Colloquial ways to describe someone’s personality in Spanish

A lot of students know how to describe personalities with plain adjectives, but in Spain we have a few colloquial ways to describe someone’s personality that are even more common that the words you will find in the textbooks.

If I ask you what type of personality your best friends is, you might say they are: agradables, sociable, optimistas, simpáticos, trabajadores etc. but what if I ask you if any of your friends is a “quisquilloso?” Would you know how to answer? If yes good on you! You are a bit of a Spanish pro, if not…don’t worry! You are in the right place, as that is what we are going to learn in this blog.

Colloquial ways to describe someone’s personality in Spanish

Let’s start talking about money-dinero, depending the relationship someone has with money we can use

1.1-SER UN AGARRADO, to be tie

We use it to describe someone that has a lot of resistant to spend money, probably is that friend that goes to the toilet when the bill is about to come or that never has money on him.

1.2-SER UN TACAÑO, to be stingy

In Spain we use it to express the same, someone  that does not like and therefore does not spend money, not even on themshelves.

To describe these two types of people we can also use a expressions “ser de la cofradía del puño cerrado” or simply “ser de la cofradía” , and again it means the same, they don’t like to spend money.

Continuing with the subject of money, we can also use


I found the word defaulter in the dictionary, but I haven’t heard it before..

We use “moroso” to describe someone that owes money, it can be a small about of money, if you let a friend the money to buy a coffee or a book, or a bigger amount, like the rent.

Moving away from the money subject now.


one of my favourite words, fussy or touchy

We use quisquilloso when we refer to someone very detail orientated, that is a good thing, but we use this word for someone that it is a little bit too much, to the point to be a perfectionist and to be honest a bit annoying.

4-SER UN CURRANTE, a hardworking

We also have the word trabajador, but currante is more informal, it comes from the slang word “curro” that we use as “trabajo”-job/work in a colloquial way and the verb “currar”, that means “trabajar”-to work.


I did not find a direct translation for this one, but to tardón is someone that is always late, they take their time doing things and they are normally very slow.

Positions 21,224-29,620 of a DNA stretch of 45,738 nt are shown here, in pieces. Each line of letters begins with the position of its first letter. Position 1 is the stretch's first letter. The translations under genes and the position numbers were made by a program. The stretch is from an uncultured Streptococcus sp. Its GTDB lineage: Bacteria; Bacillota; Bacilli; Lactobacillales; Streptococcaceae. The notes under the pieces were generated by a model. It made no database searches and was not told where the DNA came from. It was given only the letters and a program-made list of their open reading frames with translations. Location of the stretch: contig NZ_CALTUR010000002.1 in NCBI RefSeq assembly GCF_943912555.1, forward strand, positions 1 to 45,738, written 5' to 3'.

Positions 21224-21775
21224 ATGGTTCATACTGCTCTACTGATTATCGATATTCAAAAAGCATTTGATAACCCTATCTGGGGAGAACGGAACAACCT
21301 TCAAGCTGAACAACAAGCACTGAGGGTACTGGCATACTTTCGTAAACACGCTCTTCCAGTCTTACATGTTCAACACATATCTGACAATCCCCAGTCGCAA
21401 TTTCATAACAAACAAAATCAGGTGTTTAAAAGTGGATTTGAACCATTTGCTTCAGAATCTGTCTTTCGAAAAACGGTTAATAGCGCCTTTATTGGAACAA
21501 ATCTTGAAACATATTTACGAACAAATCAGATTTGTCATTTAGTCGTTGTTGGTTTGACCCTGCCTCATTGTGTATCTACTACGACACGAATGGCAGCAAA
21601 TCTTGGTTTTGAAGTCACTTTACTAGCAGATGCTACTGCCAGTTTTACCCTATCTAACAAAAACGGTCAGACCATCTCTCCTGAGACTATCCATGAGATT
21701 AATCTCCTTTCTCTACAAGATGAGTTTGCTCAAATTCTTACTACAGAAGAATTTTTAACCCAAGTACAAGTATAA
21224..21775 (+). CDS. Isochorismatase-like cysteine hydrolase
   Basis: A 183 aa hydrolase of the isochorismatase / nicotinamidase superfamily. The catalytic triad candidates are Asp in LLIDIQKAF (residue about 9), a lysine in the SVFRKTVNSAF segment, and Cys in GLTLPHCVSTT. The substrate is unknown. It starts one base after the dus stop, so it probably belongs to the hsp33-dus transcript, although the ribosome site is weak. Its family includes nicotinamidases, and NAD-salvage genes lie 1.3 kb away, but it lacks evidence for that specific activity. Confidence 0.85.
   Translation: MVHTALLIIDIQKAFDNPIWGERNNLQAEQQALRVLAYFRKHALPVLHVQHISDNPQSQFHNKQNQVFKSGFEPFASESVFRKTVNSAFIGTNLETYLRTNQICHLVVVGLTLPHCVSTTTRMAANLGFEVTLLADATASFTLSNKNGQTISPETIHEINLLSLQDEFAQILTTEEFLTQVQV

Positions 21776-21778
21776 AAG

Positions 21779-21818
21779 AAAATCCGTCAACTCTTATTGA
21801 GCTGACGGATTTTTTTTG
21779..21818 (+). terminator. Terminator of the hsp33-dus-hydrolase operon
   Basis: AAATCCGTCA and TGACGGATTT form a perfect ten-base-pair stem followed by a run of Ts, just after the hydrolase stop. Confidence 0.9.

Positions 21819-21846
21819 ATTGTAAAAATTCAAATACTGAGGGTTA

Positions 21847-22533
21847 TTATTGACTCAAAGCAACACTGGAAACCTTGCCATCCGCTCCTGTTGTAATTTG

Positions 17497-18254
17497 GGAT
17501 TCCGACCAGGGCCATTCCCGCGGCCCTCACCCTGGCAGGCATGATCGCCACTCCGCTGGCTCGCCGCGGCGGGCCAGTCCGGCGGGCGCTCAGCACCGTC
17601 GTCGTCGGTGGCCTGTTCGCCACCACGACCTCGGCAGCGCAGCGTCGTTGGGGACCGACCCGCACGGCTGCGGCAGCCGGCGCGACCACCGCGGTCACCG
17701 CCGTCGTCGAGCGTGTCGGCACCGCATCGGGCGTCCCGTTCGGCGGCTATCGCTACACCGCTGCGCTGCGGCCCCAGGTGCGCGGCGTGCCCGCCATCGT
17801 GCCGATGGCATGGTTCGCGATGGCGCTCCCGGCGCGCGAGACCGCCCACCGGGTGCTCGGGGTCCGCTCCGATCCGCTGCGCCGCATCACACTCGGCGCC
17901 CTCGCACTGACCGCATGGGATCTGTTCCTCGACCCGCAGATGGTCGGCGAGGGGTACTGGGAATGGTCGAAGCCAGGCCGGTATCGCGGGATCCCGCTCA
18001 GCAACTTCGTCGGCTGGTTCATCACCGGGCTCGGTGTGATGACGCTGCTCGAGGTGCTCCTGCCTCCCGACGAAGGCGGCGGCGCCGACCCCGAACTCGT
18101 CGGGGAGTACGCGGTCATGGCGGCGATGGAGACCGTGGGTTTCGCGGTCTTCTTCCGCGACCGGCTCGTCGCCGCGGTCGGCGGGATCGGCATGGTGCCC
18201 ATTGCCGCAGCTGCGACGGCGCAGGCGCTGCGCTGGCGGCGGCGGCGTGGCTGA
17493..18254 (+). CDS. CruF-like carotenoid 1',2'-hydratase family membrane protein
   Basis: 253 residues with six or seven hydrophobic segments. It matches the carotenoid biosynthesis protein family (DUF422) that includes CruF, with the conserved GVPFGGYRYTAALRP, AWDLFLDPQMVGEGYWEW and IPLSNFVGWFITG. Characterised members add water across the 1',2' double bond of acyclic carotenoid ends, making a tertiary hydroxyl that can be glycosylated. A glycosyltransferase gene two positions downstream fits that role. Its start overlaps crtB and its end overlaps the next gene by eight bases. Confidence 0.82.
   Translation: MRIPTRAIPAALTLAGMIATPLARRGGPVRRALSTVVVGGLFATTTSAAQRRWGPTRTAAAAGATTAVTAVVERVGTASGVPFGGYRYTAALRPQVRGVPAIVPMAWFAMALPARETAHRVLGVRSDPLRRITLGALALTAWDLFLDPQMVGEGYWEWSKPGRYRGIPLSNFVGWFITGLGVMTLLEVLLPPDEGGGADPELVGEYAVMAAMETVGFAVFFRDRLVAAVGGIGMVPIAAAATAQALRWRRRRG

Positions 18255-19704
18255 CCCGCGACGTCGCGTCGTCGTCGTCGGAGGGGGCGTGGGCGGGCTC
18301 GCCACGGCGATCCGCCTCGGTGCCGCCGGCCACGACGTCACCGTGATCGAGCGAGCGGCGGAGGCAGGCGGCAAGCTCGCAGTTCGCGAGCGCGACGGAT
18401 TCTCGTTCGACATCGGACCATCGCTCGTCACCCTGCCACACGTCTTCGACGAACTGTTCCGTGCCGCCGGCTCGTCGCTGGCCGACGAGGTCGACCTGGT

6-SER UN ECHADO PA’LANTE , self assured

We say ser un echado pa’lante, or ser echado pa’lante, but really the full sentence will be ser una persona echada para adelante, to be a person leaning forward. That means someone brave, they don’t mind taking risk, they are confident . It is the kind of “bring it on” attitude.

To finish this blog we have another two words related to the same category, they mean the same, this time the category is fiesta-party


Used to describe someone who likes to party. And that is because in Spain we can also use juerga and marcha, among other words meaning fiesta.

And that is it! As always I hope you enjoyed this blog and learnt something new, I know they are a few word, but you don’t need to learn them all, just choose a couple and try to use them until you feel comfortable with them, then come back to t his blog (or your Spanish notebook) and pick another two, and so on 😊

Now before we say adiós I would love to hear from you, leave  a comment and let me know:

-the word form today’s blog that describes you the best

-whether you knew this words before and

-if you know any other colloquial ways to describe personality in Spanish.

I am looking forward to reading your comments.

Remember that if you enjoy this blog and you like learning from me I would appreciate if you could invite me to a coffee here that will give me the caffeine kick I need to keep creating free content for you.

Remember that if you want to practice your listening skills now you know what I am talking about this week you can go to my Youtube channel and have a look to today’s lesson on video format here

¡ Hasta pronto!

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